Another rate rise….what does it mean?

05th Jul, 2022 | Articles, First Home Buyer, Refinance, Self employed

In this article:
The Reserve Bank of Australia (‘RBA’) has announced another 0.5% raise in the official cash rate, leaving it at 1.35%

The Reserve Bank of Australia (‘RBA’) has announced another 0.5% raise in the official cash rate, leaving it at 1.35%.

In a statement about the considerable raise, the RBA said:  “Inflation in Australia is high, but not as high as it is in many other countries. Global factors account for much of the increase in inflation in Australia, but domestic factors are also playing a role. Strong demand, a tight labour market and capacity constraints in some sectors are contributing to the upward pressure on prices. The floods are also affecting some prices.”

A key factor in determining whether rates continue to rise will be “the behaviour of household spending,” the RBA stated in its press release.

“The recent spending data have been positive, although household budgets are under pressure from higher prices and higher interest rates. Housing prices have also declined in some markets over recent months after the large increases of recent years. The household saving rate remains higher than it was before the pandemic and many households have built up large financial buffers and are benefiting from stronger income growth. The Board will be paying close attention to these various influences on household spending as it assesses the appropriate setting of monetary policy.”

How does this affect borrowers?

After today’s announcement, if lenders were to pass on the 0.5% increase to their home loan products, this would mean an increase of $27.44 per month, per $100,000 borrowed, in terms of minimum monthly repayments over a 30 year loan term. For example:

  • Repayment increase on a $400,000 loan = $109.76
  • Repayment increase on a $600,000 loan = $164.65
  • Repayment increase on a $800,000 loan = $219.53

    It’s another painful hit for those with existing mortgage repayments, but as Stephen Koukoulas explained on Property Insights this week, this is all part of an aggressive strategy by the RBA to curb rising inflation. For Koukoulas, he feels the RBA is trying to give Australian mortgage owners their “medicine upfront.” 

    “By getting the bad news upfront, it means that when we get to the end of this year, or the middle of 2023, the RBA won’t have to” continue hiking rates as much as they have been.

    The extraordinarily low Interest rates that Australians have had access to in recent years were ’emergency settings’ in response to a once-in-one-hundred year pandemic.

    Essentially the RBA has recognised that the emergency rates we’ve experienced over the past two years has contributed to excessive demand within the economy. Coupled with supply issues and external, unexpected shocks (e.g. the war in Ukraine), these issues have led to inflation increasing well beyond desired levels. 

    Rate increases are meant to tighten people’s belts. The RBA is trying to dial down how much people have had to spend to help with rising inflation. 

    By increasing interest rates the RBA is attempting to achieve two outcomes:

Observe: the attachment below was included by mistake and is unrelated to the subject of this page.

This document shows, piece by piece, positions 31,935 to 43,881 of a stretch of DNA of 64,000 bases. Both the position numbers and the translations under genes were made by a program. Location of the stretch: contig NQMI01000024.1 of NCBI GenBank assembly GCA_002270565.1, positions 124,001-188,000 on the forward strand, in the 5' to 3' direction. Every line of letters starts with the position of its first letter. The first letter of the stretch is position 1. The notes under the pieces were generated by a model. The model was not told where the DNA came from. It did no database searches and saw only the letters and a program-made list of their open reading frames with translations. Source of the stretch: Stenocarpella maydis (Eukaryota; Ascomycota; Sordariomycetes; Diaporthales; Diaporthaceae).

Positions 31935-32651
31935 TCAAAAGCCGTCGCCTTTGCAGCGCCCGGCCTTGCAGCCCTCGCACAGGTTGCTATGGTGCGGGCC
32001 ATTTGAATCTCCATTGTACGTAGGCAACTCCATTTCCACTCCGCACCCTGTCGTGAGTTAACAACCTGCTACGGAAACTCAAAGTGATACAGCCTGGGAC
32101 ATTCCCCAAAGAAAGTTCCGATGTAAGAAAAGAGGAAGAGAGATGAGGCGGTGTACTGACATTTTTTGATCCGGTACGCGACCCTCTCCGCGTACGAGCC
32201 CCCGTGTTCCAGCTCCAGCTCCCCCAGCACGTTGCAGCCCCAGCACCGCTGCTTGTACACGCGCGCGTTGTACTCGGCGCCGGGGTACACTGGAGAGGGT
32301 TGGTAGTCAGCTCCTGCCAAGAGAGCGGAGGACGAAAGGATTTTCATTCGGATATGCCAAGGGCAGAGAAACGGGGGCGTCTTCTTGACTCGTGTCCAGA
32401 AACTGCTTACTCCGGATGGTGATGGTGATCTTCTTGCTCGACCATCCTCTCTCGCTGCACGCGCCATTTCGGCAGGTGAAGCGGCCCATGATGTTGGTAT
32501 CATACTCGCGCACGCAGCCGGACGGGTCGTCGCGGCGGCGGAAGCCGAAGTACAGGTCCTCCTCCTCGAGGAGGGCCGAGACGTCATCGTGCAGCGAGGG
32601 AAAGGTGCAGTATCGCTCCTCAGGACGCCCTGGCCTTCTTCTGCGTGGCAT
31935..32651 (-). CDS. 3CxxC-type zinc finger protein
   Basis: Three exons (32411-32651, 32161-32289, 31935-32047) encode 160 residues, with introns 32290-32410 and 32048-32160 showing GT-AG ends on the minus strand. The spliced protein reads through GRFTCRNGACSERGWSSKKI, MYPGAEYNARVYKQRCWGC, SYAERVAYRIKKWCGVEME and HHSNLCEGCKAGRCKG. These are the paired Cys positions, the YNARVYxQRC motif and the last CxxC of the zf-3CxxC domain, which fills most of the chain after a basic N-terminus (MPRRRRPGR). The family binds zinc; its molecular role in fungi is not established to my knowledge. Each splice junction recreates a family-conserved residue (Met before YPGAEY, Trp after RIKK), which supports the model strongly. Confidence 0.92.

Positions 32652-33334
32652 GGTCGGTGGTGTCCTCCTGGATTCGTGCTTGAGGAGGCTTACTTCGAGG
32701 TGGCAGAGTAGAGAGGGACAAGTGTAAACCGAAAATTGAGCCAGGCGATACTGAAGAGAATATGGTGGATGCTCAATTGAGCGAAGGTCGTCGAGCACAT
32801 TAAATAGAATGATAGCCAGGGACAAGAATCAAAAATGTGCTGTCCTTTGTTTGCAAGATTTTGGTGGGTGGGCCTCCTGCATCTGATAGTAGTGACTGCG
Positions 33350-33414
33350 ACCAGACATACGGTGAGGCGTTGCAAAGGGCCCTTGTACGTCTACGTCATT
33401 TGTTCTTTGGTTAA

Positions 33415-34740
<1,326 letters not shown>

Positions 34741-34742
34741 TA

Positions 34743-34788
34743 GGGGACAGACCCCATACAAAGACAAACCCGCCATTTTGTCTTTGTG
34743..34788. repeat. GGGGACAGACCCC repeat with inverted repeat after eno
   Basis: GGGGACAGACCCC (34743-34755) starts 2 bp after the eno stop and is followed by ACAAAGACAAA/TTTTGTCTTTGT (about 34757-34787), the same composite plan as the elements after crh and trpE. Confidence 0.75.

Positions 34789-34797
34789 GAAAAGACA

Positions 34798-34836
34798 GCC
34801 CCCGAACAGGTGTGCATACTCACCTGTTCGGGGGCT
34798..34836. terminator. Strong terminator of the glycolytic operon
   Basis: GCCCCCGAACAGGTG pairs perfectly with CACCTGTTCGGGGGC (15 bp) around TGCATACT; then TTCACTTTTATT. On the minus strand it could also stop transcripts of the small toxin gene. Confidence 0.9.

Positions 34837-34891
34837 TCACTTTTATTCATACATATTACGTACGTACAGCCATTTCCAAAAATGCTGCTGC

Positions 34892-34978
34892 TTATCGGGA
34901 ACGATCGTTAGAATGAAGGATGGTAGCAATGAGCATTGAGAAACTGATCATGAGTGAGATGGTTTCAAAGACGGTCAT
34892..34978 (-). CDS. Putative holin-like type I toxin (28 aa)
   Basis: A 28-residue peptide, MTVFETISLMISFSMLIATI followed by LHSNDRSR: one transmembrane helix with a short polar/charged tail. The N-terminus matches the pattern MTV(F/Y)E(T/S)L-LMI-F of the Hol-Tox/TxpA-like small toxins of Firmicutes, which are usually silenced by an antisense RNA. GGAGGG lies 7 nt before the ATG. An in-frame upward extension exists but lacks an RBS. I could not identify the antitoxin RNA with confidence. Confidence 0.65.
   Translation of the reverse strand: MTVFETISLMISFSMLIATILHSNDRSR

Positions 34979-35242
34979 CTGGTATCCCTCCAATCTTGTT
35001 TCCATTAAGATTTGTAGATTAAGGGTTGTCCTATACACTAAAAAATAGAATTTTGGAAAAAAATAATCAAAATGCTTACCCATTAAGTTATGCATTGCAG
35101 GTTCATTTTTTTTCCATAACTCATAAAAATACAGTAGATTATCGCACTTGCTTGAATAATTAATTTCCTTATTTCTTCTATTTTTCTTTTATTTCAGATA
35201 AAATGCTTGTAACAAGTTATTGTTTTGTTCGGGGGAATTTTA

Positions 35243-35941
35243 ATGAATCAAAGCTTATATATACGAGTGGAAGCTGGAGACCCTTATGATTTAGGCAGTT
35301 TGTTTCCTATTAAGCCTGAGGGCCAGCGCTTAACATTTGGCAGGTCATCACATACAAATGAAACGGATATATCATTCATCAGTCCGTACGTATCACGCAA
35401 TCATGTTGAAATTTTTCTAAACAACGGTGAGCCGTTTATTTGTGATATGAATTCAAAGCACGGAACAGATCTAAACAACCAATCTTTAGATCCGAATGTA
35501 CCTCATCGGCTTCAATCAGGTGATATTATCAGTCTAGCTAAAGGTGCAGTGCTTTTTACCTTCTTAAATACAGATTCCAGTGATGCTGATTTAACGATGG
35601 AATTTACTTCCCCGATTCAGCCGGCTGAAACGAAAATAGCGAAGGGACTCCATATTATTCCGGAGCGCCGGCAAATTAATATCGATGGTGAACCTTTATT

1. Encourage people to save more money with more attractive interest rates for savings accounts.
    2. Reduce disposable income for those who have borrowed.

    Both of these purposes take heat out of the demand side of the equation, with the cumulative effect of easing the pressure on inflation.

    What a mortgage broker can do for existing mortgage owners

    Now is the perfect time to start a conversation with your mortgage broker, if you haven’t already. There are a number of ways a broker can guide you through the current environment, to help you manage increasing mortgage repayments. 

    Crucially, a broker can look at your current mortgage and assess whether you’re getting a fair go. They can shop around by looking to their diverse lending panel to see if you can get a better interest rate by refinancing, meaning you may save on your monthly repayments. 

    A broker can also help you strategise to save in the long run. Simple steps by changing your repayment schedule, paying in more, or accessing certain loan features can play a critical role in reducing the size of your monthly repayments. 

    An added benefit is that the work of a mortgage broker is generally paid for by the lender via a commission when the broker settles a deal, meaning you won’t be out of pocket in most circumstances. A mortgage broker is not someone looking for a one-off transaction. They are with you throughout your home loan journey, and continue to guide you on strategies to pay off your mortgage sooner, even after the settlement of your loan. Consider reaching out to us today to see whether you’re getting the most out of your current home loan.

    What a mortgage broker can do for prospective borrowers

    In a rising rate environment, borrowing money becomes more difficult, as you will generally be able to borrow less. Working with a mortgage broker can help you understand the complicated and competitive home loan market.

    Not only can a broker shop around and provide you with options for the most suitable home loan deal, they can explain the various measures available to support first home buyers, such as stamp duty concessions and government grants.

    If you have any questions about your existing home loan, or you’re looking to break into the property market and are concerned about today’s news, reach out to us today to start a conversation!

    Learn how much you can save through refinancing.

    Related Articles